The Telegraph’s Matt Law reports this lunchtime that Cain Hoy, a US-based private investment firm, are considering a takeover of Tottenham Hotspur. There’s nothing more to this story at the moment and, as yet, there’s no real suggestion that current Tottenham owner, Joe Lewis, is interested in selling the club.
A potential buyer expressing a vague interest and an actual takeover being completed are miles and miles apart from each other.
There are going to be some supporters who will embrace the prospect of a change in ownership and who would gladly see the back of Joe Lewis and Daniel Levy, but takeovers are always to be viewed with suspicion. Financial Fair Play’s integration into the code of European football means that owners can no longer treat clubs as vanity projects and neither can they buy their way to success. As long as FFP exists, Chelsea or Manchester City-type situations will never be repeated.
ENIC’s ownership is not popular at White Hart Lane, but it has provided stability. There are times when the lack of ambition has been aggravating and, as is the case now, the handling of off-field matters has seemed clumsy and inefficient, but Spurs haven’t been bastardised by their owners.
Look around the Premier League and you’ll notice that with new owners often comes new danger.
Mike Ashley bought Newcastle United to, as it has transpired, simply exist in the Premier League and collect television revenue, Randy Lerner’s acquisition of Aston Villa long ago descended into a farce of devaluation and cost-cutting, and nobody needs reminding of the long-term costs of the Glazer family’s decision to buy Manchester United. The cliche of a new club owner being a saviour is an outdated one, because investors aren’t enticed by silverware anymore. Instead, they crave a piece of the Premier League pie. They see the escalating value of the broadcasting contracts, they notice the competition’s global appeal, and they view a football team as a viable investment. Owning a club used to be a thankless task involving an inevitable loss of money, but the structure of and revenues associated with the game now have changed that - and hence the type of person attracted to ownership opportunities has also changed.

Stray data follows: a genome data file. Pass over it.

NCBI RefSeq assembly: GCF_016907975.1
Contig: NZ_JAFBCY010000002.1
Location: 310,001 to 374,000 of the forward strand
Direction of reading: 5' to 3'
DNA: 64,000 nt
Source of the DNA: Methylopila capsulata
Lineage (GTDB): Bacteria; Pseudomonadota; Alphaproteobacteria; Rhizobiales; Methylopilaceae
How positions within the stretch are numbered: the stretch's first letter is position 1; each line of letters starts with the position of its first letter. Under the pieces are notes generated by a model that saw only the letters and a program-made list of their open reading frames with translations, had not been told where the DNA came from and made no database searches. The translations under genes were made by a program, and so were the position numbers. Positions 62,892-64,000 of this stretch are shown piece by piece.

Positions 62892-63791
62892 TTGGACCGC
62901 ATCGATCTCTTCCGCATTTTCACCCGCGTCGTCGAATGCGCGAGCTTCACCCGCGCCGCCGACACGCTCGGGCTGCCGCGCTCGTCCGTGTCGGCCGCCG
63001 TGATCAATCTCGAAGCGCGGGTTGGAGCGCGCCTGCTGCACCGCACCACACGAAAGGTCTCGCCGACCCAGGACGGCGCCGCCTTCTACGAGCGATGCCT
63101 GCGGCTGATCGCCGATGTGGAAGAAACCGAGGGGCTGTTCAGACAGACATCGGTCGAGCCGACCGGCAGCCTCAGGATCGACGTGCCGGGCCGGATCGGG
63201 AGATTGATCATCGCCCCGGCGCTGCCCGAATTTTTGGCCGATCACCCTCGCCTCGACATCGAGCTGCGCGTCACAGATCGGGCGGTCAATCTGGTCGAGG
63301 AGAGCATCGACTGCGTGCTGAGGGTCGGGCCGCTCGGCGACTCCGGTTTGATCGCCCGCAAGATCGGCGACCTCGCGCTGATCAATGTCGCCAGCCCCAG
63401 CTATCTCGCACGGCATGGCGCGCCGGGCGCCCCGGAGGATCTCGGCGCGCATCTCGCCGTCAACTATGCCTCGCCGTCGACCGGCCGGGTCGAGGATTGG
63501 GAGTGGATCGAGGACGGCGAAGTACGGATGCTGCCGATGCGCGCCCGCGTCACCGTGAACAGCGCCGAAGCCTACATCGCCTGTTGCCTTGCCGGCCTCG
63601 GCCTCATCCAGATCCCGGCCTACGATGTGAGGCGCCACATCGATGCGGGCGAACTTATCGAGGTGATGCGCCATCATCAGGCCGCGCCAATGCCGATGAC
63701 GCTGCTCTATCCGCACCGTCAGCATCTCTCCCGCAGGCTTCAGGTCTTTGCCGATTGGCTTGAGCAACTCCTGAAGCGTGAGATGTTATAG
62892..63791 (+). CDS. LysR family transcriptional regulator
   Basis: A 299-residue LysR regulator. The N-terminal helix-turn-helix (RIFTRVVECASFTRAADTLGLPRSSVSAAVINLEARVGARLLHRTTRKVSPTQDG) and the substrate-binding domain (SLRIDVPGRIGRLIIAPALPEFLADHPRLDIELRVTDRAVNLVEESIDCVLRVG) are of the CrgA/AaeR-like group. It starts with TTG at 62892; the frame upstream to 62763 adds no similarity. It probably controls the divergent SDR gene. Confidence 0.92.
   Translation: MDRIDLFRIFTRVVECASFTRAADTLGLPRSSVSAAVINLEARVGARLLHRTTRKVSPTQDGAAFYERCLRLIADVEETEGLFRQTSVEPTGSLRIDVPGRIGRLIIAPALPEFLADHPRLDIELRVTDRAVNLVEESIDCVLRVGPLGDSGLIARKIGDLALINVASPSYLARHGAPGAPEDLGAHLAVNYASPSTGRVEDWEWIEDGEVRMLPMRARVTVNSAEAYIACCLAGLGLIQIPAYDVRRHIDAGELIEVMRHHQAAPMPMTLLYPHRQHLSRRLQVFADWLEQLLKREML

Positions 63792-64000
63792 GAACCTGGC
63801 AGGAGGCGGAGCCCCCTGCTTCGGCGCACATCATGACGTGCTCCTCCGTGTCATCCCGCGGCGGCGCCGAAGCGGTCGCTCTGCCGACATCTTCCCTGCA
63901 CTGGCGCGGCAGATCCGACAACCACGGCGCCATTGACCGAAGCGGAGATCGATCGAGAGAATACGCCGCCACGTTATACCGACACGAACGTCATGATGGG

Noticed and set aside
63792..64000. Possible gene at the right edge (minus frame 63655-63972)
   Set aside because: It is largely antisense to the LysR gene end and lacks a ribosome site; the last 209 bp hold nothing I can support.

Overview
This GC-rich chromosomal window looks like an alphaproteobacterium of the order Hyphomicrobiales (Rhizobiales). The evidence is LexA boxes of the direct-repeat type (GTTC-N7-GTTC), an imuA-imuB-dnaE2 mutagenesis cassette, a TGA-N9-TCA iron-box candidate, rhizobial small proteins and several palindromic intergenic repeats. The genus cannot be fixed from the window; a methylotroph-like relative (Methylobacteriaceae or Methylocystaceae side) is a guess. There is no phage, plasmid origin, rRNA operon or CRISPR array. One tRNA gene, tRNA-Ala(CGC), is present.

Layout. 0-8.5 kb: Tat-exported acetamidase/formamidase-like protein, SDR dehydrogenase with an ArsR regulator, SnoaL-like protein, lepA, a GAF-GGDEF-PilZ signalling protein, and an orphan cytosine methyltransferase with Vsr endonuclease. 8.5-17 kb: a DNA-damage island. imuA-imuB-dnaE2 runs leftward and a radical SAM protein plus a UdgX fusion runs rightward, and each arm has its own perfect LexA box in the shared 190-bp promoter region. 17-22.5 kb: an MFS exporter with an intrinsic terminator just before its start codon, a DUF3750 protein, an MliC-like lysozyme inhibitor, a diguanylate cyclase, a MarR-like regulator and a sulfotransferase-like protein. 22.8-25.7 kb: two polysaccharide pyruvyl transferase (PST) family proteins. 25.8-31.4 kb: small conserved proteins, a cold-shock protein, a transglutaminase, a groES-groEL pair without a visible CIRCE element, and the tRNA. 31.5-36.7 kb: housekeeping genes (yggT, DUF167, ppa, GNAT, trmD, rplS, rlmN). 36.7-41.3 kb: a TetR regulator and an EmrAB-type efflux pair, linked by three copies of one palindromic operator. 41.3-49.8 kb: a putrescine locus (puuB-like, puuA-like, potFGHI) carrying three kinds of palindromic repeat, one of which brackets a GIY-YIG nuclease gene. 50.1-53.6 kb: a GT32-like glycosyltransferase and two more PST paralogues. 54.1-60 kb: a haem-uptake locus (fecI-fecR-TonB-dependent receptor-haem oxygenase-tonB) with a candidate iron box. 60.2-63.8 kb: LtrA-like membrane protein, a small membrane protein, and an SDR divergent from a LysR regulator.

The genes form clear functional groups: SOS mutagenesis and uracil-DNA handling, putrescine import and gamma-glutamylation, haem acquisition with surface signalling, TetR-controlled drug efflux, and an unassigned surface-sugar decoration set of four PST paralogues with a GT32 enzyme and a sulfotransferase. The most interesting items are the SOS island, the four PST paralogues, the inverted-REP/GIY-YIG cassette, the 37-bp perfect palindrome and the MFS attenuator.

We talk about football ‘being a business’ so much now that we’ve become desensitised to its meaning, but it’s true - and it’s frightening. With each passing year and with each new generation owner, teams become less like football clubs and more like Formula One cars. They exist on the race track, displaying their sponsor’s insignias and striving for little more than not finishing last or crashing.
Cut the wage bill, sell key players the moment they enter their prime, finish tenth, pick up the cheques from Sky and BT Sport. That’s the way football’s going in this country and, most worryingly, that’s the most logical path for all but the biggest clubs to take. Success - or success in supporters’ terms - is no longer a prerequisite to profit.
Maybe that’s all wrong and maybe Cain Hoy are an owner whom Tottenham supporters should embrace, but history tells us that, contextually, there isn’t a more chilling phrase in the English game than ‘group of American businessmen’. Think hard about how intolerable Lewis and Levy really are and whether some of the inconveniences at Tottenham really are so difficult to bear.
A takeover is a lucky dip now, and clubs are far more likely to draw a Hicks or a Gillett than an Abramovich or a Mansour.